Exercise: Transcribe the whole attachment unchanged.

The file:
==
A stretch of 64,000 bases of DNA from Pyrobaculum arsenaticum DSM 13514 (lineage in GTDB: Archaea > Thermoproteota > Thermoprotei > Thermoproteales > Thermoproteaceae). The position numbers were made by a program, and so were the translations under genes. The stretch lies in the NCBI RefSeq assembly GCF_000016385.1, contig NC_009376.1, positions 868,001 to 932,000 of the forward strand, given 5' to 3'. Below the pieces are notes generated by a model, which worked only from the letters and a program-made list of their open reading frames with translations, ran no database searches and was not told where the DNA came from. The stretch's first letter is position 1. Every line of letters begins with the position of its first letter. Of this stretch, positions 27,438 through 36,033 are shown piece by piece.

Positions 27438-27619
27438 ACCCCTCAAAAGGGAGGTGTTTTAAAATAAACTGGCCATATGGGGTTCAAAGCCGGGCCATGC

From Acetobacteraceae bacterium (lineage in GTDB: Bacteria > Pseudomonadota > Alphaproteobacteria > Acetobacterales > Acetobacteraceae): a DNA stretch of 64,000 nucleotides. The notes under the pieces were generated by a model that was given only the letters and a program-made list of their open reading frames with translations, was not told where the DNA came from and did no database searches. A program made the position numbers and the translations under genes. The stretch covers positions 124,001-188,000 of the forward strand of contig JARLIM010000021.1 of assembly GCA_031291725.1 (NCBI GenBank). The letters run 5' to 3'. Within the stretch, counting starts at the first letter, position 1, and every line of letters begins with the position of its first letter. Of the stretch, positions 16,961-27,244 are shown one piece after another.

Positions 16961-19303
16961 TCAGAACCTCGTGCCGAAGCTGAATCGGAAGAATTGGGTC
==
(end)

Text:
A stretch of 64,000 bases of DNA from Pyrobaculum arsenaticum DSM 13514 (lineage in GTDB: Archaea > Thermoproteota > Thermoprotei > Thermoproteales > Thermoproteaceae). The position numbers were made by a program, and so were the translations under genes. The stretch lies in the NCBI RefSeq assembly GCF_000016385.1, contig NC_009376.1, positions 868,001 to 932,000 of the forward strand, given 5' to 3'. Below the pieces are notes generated by a model, which worked only from the letters and a program-made list of their open reading frames with translations, ran no database searches and was not told where the DNA came from. The stretch's first letter is position 1. Every line of letters begins with the position of its first letter. Of this stretch, positions 27,438 through 36,033 are shown piece by piece.

Positions 27438-27619
27438 ACCCCTCAAAAGGGAGGTGTTTTAAAATAAACTGGCCATATGGGGTTCAAAGCCGGGCCATGC

From Acetobacteraceae bacterium (lineage in GTDB: Bacteria > Pseudomonadota > Alphaproteobacteria > Acetobacterales > Acetobacteraceae): a DNA stretch of 64,000 nucleotides. The notes under the pieces were generated by a model that was given only the letters and a program-made list of their open reading frames with translations, was not told where the DNA came from and did no database searches. A program made the position numbers and the translations under genes. The stretch covers positions 124,001-188,000 of the forward strand of contig JARLIM010000021.1 of assembly GCA_031291725.1 (NCBI GenBank). The letters run 5' to 3'. Within the stretch, counting starts at the first letter, position 1, and every line of letters begins with the position of its first letter. Of the stretch, positions 16,961-27,244 are shown one piece after another.

Positions 16961-19303
16961 TCAGAACCTCGTGCCGAAGCTGAATCGGAAGAATTGGGTC